All search terms appear exactly as they were typed into Google/Formspring, so I take no credit for any spelling or grammar errors.
Standard Definitional Disclaimer: Asexuality refers here to a sexual orientation among humans. It does not have anything to do with biology, whether that means the biology of non-human asexually reproducing species, or humans with non-standard anatomy (if you’re looking for that, google intersex conditions instead). Asexuality means not experiencing sexual attraction; it does not mean or imply that we are “not sexual” in any way at all. The term is analogous to homosexual, heterosexual, bisexual, etc. For a more detailed explanation on this, please check my FAQ page. Asexuals are a widely varied group that may have little else in common with one another aside from not experiencing sexual attraction to others as a general rule. I can only answer for myself. My answers may include sarcasm.
On to the questions!
Q: how to be asexual (from Google)
A: This is one of those questions that makes assumptions that aren’t true. It assumes that you can learn how to be asexual, which implies that it’s also assuming that asexuality is a set of behaviors. Most likely, you’re looking for advice on how to be celibate. Celibacy means not having sex. Asexuality means not experiencing sexual attraction. Sexual attraction is not really something that we can just turn off or on at will.
Q: can you make an asexual sexual (from Google)
A: No, you can’t. Don’t bother trying, you’ll do way more harm than good. PLEASE.
Q: is assexuality an emotional problem (from Google)
A: No, it isn’t. Social reactions to it can cause emotional problems, but the same is true of being gay. Asexuality is a sexual orientation just like being gay or bi.
Q: can a man be asexual and still enjoy sex (from Google)
Q: am i sexually frustated if i bite my nails (from Google)
A: What the… Seriously? No, there’s no connection. You might be nervous if you tend to bite your nails, sure, but…
Q: why do people think it’s ok to ask if asexuals masturbate? (from Google)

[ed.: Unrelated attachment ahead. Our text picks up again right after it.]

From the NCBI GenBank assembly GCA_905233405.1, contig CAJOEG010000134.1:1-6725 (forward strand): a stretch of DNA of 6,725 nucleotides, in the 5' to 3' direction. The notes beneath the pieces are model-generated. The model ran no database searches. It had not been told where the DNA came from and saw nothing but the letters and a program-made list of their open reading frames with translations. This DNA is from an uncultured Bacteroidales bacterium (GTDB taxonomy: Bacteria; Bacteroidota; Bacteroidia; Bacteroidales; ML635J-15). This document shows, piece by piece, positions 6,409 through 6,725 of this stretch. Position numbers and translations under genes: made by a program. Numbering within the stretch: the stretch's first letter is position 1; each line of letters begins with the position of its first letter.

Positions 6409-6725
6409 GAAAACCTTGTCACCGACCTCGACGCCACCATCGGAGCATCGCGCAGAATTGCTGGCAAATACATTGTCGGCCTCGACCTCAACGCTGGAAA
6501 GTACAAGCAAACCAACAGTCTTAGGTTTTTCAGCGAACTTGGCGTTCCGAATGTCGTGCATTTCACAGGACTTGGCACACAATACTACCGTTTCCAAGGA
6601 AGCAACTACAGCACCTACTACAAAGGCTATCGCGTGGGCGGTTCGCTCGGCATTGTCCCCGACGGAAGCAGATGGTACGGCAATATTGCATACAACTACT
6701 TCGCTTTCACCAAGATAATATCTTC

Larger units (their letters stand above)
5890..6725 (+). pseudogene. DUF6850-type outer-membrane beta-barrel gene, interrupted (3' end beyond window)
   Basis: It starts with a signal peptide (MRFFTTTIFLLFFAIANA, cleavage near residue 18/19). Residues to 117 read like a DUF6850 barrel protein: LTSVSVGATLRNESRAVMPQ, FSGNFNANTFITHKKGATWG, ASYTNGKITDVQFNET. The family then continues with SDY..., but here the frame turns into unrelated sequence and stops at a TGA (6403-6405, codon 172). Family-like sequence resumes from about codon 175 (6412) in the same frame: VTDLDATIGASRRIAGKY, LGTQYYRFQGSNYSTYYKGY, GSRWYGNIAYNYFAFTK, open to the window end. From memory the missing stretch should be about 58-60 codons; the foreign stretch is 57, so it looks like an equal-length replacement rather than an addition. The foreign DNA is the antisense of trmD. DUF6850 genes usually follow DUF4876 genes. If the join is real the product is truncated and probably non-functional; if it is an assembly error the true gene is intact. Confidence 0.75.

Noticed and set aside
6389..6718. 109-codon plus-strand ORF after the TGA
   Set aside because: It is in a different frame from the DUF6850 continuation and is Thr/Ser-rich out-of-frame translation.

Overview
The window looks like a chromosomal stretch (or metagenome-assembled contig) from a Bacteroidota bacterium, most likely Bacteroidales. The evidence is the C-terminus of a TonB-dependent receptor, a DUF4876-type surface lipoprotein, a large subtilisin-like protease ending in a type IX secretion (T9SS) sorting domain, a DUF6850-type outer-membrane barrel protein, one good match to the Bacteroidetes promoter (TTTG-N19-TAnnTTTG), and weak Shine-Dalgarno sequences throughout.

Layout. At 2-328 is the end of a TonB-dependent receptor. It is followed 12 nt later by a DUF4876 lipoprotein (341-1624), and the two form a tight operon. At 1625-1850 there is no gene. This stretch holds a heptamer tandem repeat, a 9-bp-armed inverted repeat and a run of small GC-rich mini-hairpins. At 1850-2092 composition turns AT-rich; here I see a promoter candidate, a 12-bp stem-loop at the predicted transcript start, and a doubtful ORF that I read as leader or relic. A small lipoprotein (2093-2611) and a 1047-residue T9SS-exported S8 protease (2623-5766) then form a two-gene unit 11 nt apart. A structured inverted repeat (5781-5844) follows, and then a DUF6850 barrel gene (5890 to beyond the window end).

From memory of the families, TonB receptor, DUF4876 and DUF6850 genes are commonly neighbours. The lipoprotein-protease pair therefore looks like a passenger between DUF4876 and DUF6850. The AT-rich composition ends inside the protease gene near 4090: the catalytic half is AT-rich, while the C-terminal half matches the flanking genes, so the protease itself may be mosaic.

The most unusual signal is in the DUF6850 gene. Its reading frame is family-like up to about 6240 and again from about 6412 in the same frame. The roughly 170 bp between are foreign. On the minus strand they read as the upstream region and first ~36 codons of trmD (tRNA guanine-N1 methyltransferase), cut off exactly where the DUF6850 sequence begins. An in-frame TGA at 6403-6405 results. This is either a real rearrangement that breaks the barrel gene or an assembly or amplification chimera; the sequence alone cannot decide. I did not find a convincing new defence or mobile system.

A: You know, I wish I knew. I think it’s probably a combination of things, or different people have different reasons. It does kind of depend on the situation, as in a few cases it might actually be okay (and if you have to wonder if it’s okay to ask someone or not, then it’s NOT). I know a lot of people are genuinely curious, and curiosity’s fine (that’s what this question series is about), but thinking that it’s okay to directly ask someone whether or not they masturbate is something else. I think for some people it might be that they think that just because you brought up a word related to sex that it’s okay to ask you intimate details of your sex life… kinda like those people who think that if someone talks about sex they must be open to doing it with them. In other words, they can’t understand discussion of sex that is detached and intellectual, and/or don’t realize that by directly asking about masturbation, they’re making it personal. Others might think it’s a “problem” that you need to have them solve for you, even though you tell them it’s not. And plenty of people just start thinking that you’re wrong immediately and that they have to prove it to you. Still others probably just go around asking EVERYONE about masturbation, without knowing or (more likely) caring that it’s usually considered rude at best, and especially bad to ask of an asexual person. Whether they realize it or not, they almost always come off in a way that communicates “you don’t deserve the respect I give normal people.” The “problem-solvers” and the people who want to prove you wrong clearly start thinking of you as a problem, and forget that you’re a person with your own agency.